A series of overlay zones will allow home construction on 150-year-old vacant lots that for years have been deemed too small, while giving city officials more control in shaping the community.
The overlay zones will also allow case-by-case city approval for multifamily homes in areas where they were previously not allowed.Founded in 1850, Payson has a number of lots too small to build on because of zoning ordinances requiring a minimum of 75 feet of frontage. Many of those lots have become overgrown with weeds, said Mayor Gordon Taylor.
"The home I grew up in had a frontage of 40 feet - just room enough to barely get by," he said. But as new ordinances were enacted, those kinds of lots were left vacant because they didn't fit the requirements. With the new overlay zones, they can again become usable building lots for small homes with council approval. Multifamily homes won't be allowed on small, substandard lots, said a city planner.
"It allows flexibility in determining the use for property," said Taylor. The key is diversity, he said. "Every person doesn't require the same thing."
Builders would need to apply for the overlay zones, which would overlap existing zones. In some instances, overlay zones would allow duplexes, four-plexes and in at least one instance, eight-plexes if approved by the council. While density could increase in some areas of town, the new ordinance gives the City Council control over where the higher density structures would be allowed - according to the compatibility to the area, the planner said.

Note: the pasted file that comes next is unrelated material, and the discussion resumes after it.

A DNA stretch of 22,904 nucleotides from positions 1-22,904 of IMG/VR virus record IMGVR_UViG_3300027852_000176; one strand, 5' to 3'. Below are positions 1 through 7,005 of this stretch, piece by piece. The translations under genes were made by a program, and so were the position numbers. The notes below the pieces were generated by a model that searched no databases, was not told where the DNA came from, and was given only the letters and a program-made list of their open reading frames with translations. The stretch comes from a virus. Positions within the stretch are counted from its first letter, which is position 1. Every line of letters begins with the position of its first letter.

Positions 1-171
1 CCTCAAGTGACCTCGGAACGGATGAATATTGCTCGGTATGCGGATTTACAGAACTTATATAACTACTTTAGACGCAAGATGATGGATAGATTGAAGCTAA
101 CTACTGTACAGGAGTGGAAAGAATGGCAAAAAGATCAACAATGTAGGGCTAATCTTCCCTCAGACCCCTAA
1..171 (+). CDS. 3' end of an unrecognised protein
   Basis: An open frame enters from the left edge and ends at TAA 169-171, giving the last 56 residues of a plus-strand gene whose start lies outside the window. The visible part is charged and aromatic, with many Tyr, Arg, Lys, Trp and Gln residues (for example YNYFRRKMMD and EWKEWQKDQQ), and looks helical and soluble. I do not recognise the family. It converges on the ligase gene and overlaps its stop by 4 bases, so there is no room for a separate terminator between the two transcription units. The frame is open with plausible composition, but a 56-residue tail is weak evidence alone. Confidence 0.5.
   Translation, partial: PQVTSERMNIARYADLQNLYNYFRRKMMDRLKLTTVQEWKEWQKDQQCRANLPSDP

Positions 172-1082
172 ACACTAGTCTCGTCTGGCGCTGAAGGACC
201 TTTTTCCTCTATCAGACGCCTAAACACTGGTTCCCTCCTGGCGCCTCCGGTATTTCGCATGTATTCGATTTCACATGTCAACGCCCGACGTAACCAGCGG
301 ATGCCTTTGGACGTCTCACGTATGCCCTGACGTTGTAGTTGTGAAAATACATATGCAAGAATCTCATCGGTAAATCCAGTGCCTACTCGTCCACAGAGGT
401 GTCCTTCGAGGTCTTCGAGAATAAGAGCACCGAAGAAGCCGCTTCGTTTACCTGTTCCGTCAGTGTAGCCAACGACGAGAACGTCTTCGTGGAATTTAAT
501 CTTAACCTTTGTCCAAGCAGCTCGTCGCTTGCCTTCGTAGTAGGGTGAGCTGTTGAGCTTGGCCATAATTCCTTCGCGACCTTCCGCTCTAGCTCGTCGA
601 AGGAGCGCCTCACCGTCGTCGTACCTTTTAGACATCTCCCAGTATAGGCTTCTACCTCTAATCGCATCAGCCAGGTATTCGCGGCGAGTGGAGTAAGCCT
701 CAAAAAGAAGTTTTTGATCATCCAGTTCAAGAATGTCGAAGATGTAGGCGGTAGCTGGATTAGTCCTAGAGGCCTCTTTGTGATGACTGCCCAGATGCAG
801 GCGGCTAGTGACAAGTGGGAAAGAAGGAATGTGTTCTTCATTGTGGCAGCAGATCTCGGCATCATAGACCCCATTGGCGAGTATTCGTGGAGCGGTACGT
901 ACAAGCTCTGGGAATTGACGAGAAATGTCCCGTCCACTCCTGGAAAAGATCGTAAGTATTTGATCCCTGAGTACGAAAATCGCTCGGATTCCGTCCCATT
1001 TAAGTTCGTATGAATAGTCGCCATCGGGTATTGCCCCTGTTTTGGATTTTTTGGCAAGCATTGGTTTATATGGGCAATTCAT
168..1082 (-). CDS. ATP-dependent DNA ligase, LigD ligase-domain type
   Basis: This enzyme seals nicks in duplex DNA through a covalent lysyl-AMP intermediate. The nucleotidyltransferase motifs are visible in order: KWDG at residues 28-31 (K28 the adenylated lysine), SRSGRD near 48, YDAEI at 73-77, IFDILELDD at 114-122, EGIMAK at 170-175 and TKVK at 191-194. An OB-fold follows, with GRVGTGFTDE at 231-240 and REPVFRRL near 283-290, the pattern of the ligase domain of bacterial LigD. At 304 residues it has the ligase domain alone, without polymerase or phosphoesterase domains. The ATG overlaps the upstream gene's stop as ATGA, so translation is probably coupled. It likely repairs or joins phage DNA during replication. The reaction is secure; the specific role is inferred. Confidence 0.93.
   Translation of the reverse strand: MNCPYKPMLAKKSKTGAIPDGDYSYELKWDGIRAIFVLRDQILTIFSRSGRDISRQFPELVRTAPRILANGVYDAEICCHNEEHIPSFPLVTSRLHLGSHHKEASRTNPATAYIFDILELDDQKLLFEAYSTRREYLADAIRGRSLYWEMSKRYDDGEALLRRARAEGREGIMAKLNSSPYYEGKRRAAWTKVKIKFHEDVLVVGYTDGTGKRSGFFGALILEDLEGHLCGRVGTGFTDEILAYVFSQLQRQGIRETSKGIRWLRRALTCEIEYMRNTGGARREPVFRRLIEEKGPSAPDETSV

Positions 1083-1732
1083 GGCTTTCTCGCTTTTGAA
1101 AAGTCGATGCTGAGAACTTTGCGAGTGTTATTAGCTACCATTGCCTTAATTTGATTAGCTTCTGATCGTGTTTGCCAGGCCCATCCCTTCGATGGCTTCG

One residential zone that requires 90 feet of frontage and a 9,000-square-foot lot previously didn't allow multifamily structures but would with the overlay zone.
Another aspect of the ordinance is an overlay zone designed to preserve Payson's historical heritage. Aimed primarily at downtown, the zone includes controls requiring historical architecture and preservation. But it could also be used in historical residential areas, said Taylor.
And while the overlay zone concept is to give more city officials control in how Payson develops, it also works to preserve agricultural land from future development, the planner said.
The council also added a new zone that allows large multifamily structures - like apartments or retirement complexes - on a minimum of five acres. But officials said they didn't know of a five-acre parcel in the town.